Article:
Castagna said Johnson is distinguishable because the Supreme Court was dealing with two exclusively federal causes of action while she would have to bring a separate state court action to preserve her tort claims prior to bringing a federal court action under Title VII.
But Castagna's “argument that her case differs in kind from Johnson's is unavailing,” the Second Circuit said.
Although EEOC proceedings “often are beneficial” in resolving workplace disputes, the Supreme Court in Johnson recognized that Congress in Title VII “did not intend for those proceedings to delay independent avenues of redress,” the appeals court said.
A plaintiff such as Castagna facing the pressure of a state law statute of limitations expiring can sue under state law but request the court stay proceedings until the EEOC completes its processing of the related discrimination charge, the court said.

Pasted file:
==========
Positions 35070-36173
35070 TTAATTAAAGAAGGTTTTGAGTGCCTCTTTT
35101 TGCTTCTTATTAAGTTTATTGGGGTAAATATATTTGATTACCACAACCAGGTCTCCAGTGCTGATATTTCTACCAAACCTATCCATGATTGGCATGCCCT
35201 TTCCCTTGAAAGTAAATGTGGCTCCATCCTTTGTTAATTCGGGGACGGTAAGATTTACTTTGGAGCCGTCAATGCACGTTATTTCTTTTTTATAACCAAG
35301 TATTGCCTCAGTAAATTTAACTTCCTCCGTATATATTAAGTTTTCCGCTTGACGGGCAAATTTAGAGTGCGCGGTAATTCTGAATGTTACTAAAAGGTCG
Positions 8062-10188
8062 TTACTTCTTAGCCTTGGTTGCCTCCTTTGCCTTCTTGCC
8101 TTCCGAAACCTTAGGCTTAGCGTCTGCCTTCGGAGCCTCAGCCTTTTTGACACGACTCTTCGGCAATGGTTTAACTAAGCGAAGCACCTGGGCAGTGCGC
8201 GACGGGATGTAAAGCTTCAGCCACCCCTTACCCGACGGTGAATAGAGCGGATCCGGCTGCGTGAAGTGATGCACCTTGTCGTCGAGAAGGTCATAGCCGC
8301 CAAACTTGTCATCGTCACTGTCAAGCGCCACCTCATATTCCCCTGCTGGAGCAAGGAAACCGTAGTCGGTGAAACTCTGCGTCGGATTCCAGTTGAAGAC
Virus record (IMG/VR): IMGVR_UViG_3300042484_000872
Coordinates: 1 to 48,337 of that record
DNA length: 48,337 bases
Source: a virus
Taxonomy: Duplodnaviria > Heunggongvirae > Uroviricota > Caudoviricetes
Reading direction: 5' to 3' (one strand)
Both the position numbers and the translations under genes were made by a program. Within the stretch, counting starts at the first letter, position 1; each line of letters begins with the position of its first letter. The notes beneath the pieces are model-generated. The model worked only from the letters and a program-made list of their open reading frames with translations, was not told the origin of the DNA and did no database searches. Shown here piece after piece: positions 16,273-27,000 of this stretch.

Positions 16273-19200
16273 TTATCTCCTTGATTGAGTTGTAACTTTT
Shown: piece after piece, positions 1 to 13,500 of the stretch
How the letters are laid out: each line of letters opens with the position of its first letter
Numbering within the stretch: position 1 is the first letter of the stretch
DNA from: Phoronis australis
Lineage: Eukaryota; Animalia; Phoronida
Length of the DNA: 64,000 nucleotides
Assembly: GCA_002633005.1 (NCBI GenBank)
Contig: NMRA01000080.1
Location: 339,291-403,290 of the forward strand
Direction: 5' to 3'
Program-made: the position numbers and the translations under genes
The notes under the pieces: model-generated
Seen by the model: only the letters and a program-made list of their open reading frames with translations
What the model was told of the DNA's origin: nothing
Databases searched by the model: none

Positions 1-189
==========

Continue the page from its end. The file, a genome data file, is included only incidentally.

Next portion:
“Although such a stay procedure is 'perhaps not a highly satisfactory' response to Castagna's plight, 'the fundamental answer to [her] argument lies in the fact' that she always had 'an unfettered right' to pursue her tort claims,” the court said. “Castagna does not urge that she could not have brought those claims within the applicable statute of limitations. She simply failed to do so.”
The court added that “contrary to Castagna's impermissibly narrow reading of Johnson,” the Supreme Court's “reasoning against tolling encompassed more” than just Section 1981 or other federal statutes.